Article by Alison Hugill // Dec. 22, 2018
Korean artist Lee Bul’s artistic oeuvre is permeated with theoretical musings tied to a specific era of feminist thinking. While her current large-scale solo exhibition ‘Crash’ at Gropius Bau spans several decades of her work, beginning in the late 1980s until the present, there’s an underlying attachment to a somewhat dated but nevertheless compelling strain of third wave feminism, espoused by thinkers such as Judith Butler and Donna Haraway, and afro-futurist author Octavia Butler. Lee’s cold, mechanical sculptures, installations and architectural models generate the landscape of a dystopian sci-fi future, in which femme bodies are distorted and contorted into slithering, tentacled masses and artificially enhanced by cyborg protheses.
‘Crash’ is the inaugural exhibition curated by Stephanie Rosenthal, the newly appointed director of Gropius Bau. As such, the show has been heralded as a major leap forward for the museum, not just in content but also in curation: the exhibition spans the entire first floor, looping around its central atrium, and uncharacteristically presenting a comprehensive body of work by a mid-career, non-western woman artist. The exhibition format is linear, not departing too much from standard museum fare, yet each room offers a breathtaking artistic tableau in its own right, giving space to individual installations without over-stimulating audiences with text and context, or over-crowding the works themselves.
‘Crash’ is made up of several architectural elements, from a flying car convertible-cum-video viewing pod, to a black-clad cave with an echo sound chamber inside, to scale models for eerie, unbuilt structures fashioned with chards of reflective glass and nests of hair. Many of the works look like set designs for other-worldly theatre productions or props from 80s sci-fi films, like Blade Runner. An enormous, tiled white bathtub, filled with what appears to be a jet-black liquid, takes over one of the windowed corner rooms of the exhibition. The tiles of Heaven and Earth (2007) are worn and cracked, as if it were a ruin left-standing, and the sides of the tub itself are lined with a small white mountain range. Like many of the other works on view, the still black pool is striking in the mix of beauty and horror it evokes.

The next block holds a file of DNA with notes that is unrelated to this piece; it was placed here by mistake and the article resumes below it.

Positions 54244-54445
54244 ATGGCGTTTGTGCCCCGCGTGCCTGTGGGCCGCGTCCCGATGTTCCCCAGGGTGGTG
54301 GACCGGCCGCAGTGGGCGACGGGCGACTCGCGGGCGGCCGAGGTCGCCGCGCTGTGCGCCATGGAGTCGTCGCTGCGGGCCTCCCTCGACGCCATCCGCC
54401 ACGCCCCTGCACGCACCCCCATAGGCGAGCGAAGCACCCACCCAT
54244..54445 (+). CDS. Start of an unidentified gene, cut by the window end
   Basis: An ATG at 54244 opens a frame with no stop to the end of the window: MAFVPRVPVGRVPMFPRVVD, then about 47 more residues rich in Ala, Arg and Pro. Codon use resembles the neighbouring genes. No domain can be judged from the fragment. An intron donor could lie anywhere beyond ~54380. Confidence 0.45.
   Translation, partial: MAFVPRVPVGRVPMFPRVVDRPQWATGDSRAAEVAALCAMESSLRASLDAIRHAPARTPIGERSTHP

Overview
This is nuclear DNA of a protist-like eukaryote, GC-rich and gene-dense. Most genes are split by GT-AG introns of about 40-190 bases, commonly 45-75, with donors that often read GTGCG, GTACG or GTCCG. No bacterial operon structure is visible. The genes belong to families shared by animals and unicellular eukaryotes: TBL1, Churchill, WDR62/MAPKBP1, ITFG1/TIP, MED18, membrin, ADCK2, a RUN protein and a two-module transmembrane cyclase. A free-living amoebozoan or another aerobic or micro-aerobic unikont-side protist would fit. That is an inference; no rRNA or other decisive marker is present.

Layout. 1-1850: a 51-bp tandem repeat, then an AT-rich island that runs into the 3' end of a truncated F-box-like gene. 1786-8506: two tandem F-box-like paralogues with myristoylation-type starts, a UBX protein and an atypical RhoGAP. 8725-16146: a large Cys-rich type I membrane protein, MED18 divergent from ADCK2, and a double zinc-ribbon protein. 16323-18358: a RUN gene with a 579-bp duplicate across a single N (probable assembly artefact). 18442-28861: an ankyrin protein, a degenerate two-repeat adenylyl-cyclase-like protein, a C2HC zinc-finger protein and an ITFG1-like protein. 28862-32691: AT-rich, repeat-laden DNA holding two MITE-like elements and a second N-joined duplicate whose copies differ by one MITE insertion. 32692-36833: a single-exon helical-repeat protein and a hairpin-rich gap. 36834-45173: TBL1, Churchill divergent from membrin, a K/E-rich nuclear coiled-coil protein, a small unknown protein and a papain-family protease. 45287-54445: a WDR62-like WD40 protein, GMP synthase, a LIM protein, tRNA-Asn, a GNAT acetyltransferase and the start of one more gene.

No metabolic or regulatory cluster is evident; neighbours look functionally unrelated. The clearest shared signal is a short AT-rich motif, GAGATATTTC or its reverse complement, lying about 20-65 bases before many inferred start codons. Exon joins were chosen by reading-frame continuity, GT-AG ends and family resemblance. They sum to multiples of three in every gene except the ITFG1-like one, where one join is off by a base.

A funhouse-style mirror maze takes visitors on an interactive journey to a central room, lit with seemingly endless lightbulbs, in the style of Yayoi Kusama’s ever-popular infinity rooms. The analogue and DIY quality of Lee’s work, however, reinserts it in the tradition of utopian architectural experimentation. The exhibition even includes pieces of iconic ‘bubble architecture’, staples of a certain radical urban practice of the 1960s, in the vein of collectives like Ant Farm and Archigram. In Willing to Be Vulnerable (2015-16), Lee presents a metallized balloon in the shape of a Zeppelin, alluding to an era of experimental design that pushed the limits of form.
Lee’s retro-futuristic aesthetic in ‘Crash’, while quaint in its apparent ignorance of contemporary technology, speaks to a by-gone time when state apparatuses and radical opposition groups used basic materials and resources to create visual ideals of control, surveillance and disguise. Her Bunker (M. Bakhtin) (2007) refers to Russian literary theorist and philosopher Mikhail Bakhtin, who popularized notions of the carnivalesque and the grotesque in literature, noting that laughter is a therapeutic and liberating force, which has the ability to degrade structures of power. Lee’s often humorous works in the show attest to her belief in the radical potential of laughter (literally echoed in the bunker-cave), as she weaves disparate and unexpected materials into otherwise serious forms.
‘Crash’ exposes a huge range of works by Lee to an audience as-yet likely unfamiliar with the artist’s oeuvre. The exhibition at Gropius Bau presents an exciting opportunity to delve into the cross-references and discrepancies between geographical approaches to utopian architecture and technology, wherein Lee oscillates between a kind of shadowing of past, internationally-recognized theoretical and aesthetic traditions, and the creation of a distinct visual language intimately tied to her embodied position as a woman raised in a divided Korea.